Tuesday, January 4, 2011

David Tuller, NY Times, on XMRV

David Tuller wrote a very fine journalistic piece on ME/CFS in the NY Times today. The article first appeared online, and later in print in the Science section of the daily paper. Thousands of people will read this article.

An astute reader of this blog points out in a comment that the Patient Advocate has been critical of the coverage of the NY Times regarding the subject of ME/CFS. This is a correct statement- and the PA's criticism was well-founded. Today's article indicates a seismic event in the coverage of this story by the NY Times, and it is a very important positive shift in the balance of power in this "retroviral association" struggle.

The Patient Advocate's son Nicholas asks the essential question. Why did the NY Times decide to publish this now? It is an important question, but it is a difficult one to answer. At a minimum someone, somewhere, at the Times has gotten the idea that there is a story here. Certainly the FDA Blood Advisory panel recommendation must have elevated the NY Times' interest on the subject. Furthermore, it cannot be discounted that the December 20th sandbag operation left a bad taste in many people's mouths. Many people saw, rightfully, that this was an orchestrated effort to unseat the infectious disease association from ME/CFS. The PA surmises that this negative take-out operation was one bridge too far for many serious people. This article indicates a return to a level playing field for the pursuit of the science into this very complex, difficult and life-destroying illness.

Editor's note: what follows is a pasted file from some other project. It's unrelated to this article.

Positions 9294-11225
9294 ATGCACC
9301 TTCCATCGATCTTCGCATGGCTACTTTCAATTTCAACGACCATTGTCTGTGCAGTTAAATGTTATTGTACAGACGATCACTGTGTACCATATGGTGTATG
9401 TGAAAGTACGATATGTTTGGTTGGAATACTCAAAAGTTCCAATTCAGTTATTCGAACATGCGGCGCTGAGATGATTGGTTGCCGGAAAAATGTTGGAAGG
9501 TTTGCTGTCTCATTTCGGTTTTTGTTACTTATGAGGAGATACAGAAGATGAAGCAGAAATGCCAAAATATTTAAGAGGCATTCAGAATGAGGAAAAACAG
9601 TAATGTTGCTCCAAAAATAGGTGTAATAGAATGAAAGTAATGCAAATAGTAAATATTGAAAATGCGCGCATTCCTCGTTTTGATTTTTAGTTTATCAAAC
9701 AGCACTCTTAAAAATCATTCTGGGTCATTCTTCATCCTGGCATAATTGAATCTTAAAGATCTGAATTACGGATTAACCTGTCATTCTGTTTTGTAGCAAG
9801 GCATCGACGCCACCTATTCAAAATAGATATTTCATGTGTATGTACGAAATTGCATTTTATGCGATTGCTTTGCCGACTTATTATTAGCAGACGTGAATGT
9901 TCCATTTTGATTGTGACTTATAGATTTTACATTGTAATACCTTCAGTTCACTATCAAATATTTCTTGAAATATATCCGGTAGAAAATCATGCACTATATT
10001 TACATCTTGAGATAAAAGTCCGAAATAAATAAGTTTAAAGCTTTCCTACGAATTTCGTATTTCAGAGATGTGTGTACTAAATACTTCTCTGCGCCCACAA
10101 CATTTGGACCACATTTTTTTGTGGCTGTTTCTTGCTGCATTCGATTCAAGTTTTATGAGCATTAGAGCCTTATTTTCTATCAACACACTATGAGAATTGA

The battle over XMRV or other infectious agents is not over, but this article goes a long way towards clarifying the issue. Many of the principles in this drama read this newspaper, for better or worse. The NY Times is the national newspaper, and many influential people get their information from it. Today's article is balanced, and it is fair. It was crafted by David Tuller in such a way as to mark the most negative comments halfway through, and then to proceed to discount or contest those very arguments. This gives legitimacy to the issues at hand - and leave the door wide open for further coverage of this drama.